Networking is an essential job search and career development tool in today’s highly competitive job market.

The term “networking” is building social relationships with other people who share similar personal or career interests, activities, backgrounds or real-life connections and then mutually benefitting from them.

Read More: Advice on how to get a job in the US as an Irish immigrant

For those in the job market, the importance of shrewd networking cannot be underestimated with some studies suggesting that over 85 percent of open positions are filled through networking before jobs are posted online - either internally or through a referral from a trusted source.

However, networking can often be a way to grow one's relationships for future career goals or business ventures.

In relation to career development, a well-developed network provides a support system of individuals who can assist your career exploration, connections to other individuals and learning about potential job openings first.

That being said, networking can be alien to some Irish people who arrive in the US without prior experience.

“The word networking can evoke anxiety in most Irish people. I try to think of it as relationship building,” says Caoimhe Forde, Co-Chair of Irish Network New York City (INNYC).

Caoimhe Forde.

Caoimhe Forde.

Biggest networking mistake

“The number one mistake many new arrivals to the US make when they start networking is asking people they first meet if they can get them a job.

“You should always think of how you can help the person you are talking to rather than simply asking what they can do for you.

"It’s a two-way street and it’s important to remember this.”

“It’s helpful to have a group of mentors you can look to for career advice on different issues, rather than simply one mentor.

“That way you will have someone who can advise you on specific areas. Many people seek senior executives as mentors but you can find valuable mentors amongst your peers and it’s important to remember that sometimes you can learn more from a peer than someone who started their career decades ago.”

"You can find valuable mentors amongst your peers," says Caoimhe Forde. Image: Getty

"You can find valuable mentors amongst your peers," says Caoimhe Forde. Image: Getty

The follow-up

“After connecting with someone, it’s important to follow up and keep in touch.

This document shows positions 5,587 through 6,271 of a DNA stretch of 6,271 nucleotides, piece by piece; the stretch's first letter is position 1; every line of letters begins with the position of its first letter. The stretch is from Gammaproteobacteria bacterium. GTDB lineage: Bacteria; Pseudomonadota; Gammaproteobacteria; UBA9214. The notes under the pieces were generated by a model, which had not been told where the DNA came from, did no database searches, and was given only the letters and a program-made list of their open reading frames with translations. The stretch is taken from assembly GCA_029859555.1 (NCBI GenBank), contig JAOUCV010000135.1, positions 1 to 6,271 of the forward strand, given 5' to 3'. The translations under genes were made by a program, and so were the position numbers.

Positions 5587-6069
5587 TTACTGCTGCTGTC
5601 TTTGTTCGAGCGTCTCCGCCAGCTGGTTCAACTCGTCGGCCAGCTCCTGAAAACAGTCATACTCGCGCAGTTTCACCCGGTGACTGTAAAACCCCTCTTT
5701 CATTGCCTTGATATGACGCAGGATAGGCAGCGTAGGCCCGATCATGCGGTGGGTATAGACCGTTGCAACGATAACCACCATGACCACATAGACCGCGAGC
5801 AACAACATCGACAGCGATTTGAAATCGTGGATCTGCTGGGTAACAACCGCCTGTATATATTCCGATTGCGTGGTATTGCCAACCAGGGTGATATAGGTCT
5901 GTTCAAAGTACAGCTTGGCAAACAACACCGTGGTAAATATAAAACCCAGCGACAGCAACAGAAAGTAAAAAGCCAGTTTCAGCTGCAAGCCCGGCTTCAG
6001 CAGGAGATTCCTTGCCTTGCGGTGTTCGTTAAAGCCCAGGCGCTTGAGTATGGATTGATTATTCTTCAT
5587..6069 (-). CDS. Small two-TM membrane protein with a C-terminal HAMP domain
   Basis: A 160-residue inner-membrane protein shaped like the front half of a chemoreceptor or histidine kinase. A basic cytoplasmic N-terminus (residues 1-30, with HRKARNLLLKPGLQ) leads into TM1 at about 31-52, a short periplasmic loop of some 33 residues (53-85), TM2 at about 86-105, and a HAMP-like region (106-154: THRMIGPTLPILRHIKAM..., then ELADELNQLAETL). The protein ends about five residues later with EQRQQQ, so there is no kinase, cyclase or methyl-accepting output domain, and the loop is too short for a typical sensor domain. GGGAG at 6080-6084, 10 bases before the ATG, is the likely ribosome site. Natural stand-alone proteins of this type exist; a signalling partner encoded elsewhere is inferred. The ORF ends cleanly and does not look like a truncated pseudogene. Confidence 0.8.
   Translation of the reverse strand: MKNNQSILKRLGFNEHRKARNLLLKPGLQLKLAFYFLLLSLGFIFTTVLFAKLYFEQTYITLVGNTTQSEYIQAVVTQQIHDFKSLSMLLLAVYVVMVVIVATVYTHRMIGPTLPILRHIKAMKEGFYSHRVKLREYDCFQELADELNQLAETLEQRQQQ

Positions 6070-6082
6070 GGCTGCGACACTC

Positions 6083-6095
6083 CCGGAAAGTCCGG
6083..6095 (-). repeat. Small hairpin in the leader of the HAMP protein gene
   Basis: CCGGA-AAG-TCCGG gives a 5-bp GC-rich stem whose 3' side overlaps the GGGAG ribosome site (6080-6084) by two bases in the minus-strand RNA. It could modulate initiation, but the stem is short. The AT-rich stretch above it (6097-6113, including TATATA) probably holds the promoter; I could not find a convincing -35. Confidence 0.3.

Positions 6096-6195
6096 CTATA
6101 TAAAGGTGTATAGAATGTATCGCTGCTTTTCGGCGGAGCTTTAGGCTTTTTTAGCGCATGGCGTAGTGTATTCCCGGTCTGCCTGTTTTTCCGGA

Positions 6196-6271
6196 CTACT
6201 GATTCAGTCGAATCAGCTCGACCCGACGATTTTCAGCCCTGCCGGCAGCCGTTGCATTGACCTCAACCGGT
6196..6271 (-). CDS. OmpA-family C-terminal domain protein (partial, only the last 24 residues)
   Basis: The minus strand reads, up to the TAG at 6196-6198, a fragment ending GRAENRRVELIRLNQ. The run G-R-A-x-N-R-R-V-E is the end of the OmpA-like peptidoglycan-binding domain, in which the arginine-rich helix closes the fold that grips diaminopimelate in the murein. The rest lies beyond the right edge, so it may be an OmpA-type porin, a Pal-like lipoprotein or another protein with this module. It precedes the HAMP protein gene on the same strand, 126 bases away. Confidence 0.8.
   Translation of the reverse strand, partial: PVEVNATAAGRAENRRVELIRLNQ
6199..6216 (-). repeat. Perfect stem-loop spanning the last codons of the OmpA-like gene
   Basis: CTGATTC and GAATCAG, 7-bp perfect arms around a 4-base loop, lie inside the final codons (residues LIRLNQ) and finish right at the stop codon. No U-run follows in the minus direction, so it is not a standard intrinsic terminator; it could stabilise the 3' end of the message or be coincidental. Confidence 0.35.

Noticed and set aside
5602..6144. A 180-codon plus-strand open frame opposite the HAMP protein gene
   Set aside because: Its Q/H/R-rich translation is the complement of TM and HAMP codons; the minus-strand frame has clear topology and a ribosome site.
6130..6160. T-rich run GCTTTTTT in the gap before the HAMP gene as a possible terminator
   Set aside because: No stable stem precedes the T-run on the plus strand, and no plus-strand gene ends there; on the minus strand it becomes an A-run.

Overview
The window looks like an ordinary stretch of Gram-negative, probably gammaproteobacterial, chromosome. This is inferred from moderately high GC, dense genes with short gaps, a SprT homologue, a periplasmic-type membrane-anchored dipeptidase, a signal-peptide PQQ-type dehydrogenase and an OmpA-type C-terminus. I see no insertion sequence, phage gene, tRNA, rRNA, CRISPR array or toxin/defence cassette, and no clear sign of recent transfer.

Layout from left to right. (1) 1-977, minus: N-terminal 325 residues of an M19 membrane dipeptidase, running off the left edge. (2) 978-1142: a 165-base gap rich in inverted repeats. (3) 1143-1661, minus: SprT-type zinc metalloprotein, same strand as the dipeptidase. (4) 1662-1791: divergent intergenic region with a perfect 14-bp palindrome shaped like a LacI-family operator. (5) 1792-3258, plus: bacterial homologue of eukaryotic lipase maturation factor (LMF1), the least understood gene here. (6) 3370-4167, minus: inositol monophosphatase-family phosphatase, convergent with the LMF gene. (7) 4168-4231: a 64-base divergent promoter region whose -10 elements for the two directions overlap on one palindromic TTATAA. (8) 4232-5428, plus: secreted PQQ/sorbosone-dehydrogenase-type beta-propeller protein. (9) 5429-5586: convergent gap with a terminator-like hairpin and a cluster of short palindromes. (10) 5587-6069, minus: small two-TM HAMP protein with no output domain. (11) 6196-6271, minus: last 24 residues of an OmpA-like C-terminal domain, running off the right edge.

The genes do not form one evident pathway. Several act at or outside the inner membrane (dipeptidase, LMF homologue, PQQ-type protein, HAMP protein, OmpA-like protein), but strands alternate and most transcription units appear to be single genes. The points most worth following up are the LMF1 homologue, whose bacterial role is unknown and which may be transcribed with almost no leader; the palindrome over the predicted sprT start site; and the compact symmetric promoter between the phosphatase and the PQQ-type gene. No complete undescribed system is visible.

"If you have any materials you think they may find useful or interesting you could follow-up by sharing this with them. It is a good idea to touch base every couple of months and check in with them.

"You can then build and foster a relationship and when the time comes that you are looking to make a career change, you can reach out to them.”

Advice for networking events

“Going to networking events for the first time can be daunting, bringing a friend along can make it less nerve-wracking.

“Try to be yourself when you’re at an event, have a friendly relaxed chat before exchanging business cards. It will be much easier to connect with someone if you are approachable and easy to talk to than when you’re too formal and business-like.”

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"I would also encourage people to make sure they attend networking events regularly to build relationships as people don’t always have time to meet for coffee but will make an effort to be at important recurring events."

Networking events are only as productive as you want them to be, so make sure to get the most out of the event by research and prepare accordingly.

Be prepared for your networking event by following some of our top tips:

  • Don’t ask for a job immediately try to find common ground first and offer services or skills which would be of benefit to the person they are connecting with. 
  • Bring a friend and be yourself!
  • Know who will be attending, their background and prepare questions
  • Make a list of people you who will be of most value to you and focus on engaging with them
  • Don’t oversell yourself and be interested in other people’s background/career – remember, it’s a two-way street!